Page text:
Nine people were injured late Tuesday after Turkish and Kurdish protesters clashed on Embassy Row in Washington—and the Turkish president’s private security appears to have been involved.
Demonstrators were outside the Turkish embassy, calling on President Recep Tayyip Erdogan to end his support for pro-ISIS forces inside Syria and Iraq. Erdogan has been reportedly purchasing oil and other items from ISIS terrorists and their allies, in an effort to help destabilize the government within Syria.
But the mostly Kurdish protesters were met by Erdogan’s supporters on the DC streets, and they claim the Turkish demonstrators broke police lines and began physically assaulting them. Social media users captured the harrowing incident as it happened.
A Facebook video shows a number of bloodied anti-Erdogan protesters pleading with law enforcement.
Another video, captured by a Twitter user seems to show a more serious infraction: Erdogan’s own bodyguards and embassy guards wading into the fray to beat up protesters who, in the US, have every right to speak out and assemble.
— Amerika'nın Sesi (@VOATurkish) May 17, 2017
Turkish reports were able to identify some of those involved in the fray as Erdogan’s guards, beating and kicking protesters carrying a Kurdish flag, associated with anti-ISIS, anti-Assad militias the US has helped in Syria.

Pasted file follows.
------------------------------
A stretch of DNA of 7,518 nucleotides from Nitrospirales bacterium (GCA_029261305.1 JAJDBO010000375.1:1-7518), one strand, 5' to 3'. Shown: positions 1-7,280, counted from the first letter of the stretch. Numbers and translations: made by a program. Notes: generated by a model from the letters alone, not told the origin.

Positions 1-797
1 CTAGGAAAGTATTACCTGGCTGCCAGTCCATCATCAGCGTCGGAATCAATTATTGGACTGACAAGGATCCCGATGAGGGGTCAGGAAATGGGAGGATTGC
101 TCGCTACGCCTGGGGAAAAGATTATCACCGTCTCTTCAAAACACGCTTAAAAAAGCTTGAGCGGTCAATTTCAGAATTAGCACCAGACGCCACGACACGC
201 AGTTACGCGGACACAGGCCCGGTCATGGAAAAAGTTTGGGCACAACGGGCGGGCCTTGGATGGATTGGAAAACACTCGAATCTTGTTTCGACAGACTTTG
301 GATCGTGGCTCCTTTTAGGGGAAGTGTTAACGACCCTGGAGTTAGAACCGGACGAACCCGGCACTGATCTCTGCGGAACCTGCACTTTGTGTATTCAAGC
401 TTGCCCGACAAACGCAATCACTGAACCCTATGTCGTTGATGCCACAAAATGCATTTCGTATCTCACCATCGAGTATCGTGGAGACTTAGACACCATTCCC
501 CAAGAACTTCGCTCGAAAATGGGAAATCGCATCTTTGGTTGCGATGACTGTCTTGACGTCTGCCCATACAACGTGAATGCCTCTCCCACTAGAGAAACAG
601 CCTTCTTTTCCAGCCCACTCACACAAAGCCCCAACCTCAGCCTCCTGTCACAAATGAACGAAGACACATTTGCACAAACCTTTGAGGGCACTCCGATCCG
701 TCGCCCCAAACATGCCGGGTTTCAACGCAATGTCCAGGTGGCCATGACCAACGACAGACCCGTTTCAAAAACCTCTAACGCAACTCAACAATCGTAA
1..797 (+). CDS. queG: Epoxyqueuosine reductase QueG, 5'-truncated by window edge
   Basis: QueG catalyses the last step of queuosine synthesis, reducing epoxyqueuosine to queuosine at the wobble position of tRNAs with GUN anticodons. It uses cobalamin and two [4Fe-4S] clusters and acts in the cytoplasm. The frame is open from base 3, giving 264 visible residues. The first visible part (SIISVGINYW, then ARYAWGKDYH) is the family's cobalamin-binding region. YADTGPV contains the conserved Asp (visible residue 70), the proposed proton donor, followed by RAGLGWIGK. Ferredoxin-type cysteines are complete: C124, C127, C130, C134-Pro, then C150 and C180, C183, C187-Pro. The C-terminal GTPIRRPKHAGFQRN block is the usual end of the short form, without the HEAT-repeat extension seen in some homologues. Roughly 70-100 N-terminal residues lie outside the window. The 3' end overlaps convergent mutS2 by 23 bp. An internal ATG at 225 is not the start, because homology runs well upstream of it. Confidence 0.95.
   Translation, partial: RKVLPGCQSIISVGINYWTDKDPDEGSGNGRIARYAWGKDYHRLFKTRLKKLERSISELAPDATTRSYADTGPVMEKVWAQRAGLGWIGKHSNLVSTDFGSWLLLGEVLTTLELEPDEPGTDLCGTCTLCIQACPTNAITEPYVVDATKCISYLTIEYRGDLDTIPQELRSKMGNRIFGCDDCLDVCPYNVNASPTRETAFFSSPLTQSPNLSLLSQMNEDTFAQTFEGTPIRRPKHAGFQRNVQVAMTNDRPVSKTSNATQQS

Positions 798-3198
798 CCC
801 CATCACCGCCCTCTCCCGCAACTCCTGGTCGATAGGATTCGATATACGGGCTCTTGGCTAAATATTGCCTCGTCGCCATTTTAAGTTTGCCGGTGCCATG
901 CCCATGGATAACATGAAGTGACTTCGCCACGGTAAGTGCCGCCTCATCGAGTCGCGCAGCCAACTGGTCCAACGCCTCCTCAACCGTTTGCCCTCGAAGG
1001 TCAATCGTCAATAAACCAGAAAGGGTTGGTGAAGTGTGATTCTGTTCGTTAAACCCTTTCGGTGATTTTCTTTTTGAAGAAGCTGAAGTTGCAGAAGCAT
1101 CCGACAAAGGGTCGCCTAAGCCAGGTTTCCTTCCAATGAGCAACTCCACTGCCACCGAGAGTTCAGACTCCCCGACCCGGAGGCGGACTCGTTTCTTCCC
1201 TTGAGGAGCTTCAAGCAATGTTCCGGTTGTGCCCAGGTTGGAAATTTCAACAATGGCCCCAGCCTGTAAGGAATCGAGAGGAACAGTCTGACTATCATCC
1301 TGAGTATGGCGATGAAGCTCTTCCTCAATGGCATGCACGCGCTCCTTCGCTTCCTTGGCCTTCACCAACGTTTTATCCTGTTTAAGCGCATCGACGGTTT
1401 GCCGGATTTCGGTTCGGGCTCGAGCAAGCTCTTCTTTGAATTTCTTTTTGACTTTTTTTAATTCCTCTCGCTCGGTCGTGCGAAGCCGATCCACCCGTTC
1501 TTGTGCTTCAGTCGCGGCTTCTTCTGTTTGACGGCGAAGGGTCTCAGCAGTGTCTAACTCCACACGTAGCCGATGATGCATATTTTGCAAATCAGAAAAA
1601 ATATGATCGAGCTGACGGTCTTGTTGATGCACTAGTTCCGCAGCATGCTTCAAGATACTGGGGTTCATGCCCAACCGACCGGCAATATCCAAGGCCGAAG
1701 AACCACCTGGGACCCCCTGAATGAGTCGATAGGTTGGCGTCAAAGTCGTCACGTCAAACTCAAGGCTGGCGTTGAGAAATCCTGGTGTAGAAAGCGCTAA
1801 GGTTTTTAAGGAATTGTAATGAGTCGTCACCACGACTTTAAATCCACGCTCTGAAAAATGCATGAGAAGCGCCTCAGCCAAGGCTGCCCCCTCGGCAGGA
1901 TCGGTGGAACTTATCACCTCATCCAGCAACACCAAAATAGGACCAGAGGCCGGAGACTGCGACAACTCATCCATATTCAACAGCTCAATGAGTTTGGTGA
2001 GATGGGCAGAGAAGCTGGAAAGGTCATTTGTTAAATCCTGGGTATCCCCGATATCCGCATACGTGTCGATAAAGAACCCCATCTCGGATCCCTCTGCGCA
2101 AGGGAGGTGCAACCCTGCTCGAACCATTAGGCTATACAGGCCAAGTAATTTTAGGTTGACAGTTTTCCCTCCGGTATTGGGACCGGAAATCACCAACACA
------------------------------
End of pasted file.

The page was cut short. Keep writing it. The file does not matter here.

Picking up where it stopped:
Erdogan was in the U.S. on Tuesday for a meeting with President Trump. The meeting was “strained,” according to reports, which said the Turkish president objects to the U.S.’s choice of allies in the region. The reports claimed the militias were terrorist groups.
Trump was also adamant that Turkey answer for jailing a Turkish religious leader from Pennsylvania who has been in custody since, according to Erdogan, he tried to stage a coup in 2016. Turkey refused to play ball on the issue.
And while Trump claimed to want a better relationship with Erdogan, Erdogan has operated less as a democratically elected leader and more as a budding dictator. He has extended his own time in office, moved more of the government under his control, and cracked down on Turkey’s press and, of course, protesters.
Although several people were hurt and taken to Washington-area hospitals, they are expected to recover, and the protesters say they were barely held up by the Turkish guards.
“They think they can engage in the same sort of suppression of protest and free speech that they engage in in Turkey,” one told CNN. “They stopped us for a few minutes … but we still stayed and continued to protest Erdogan’s tyrannical regime.”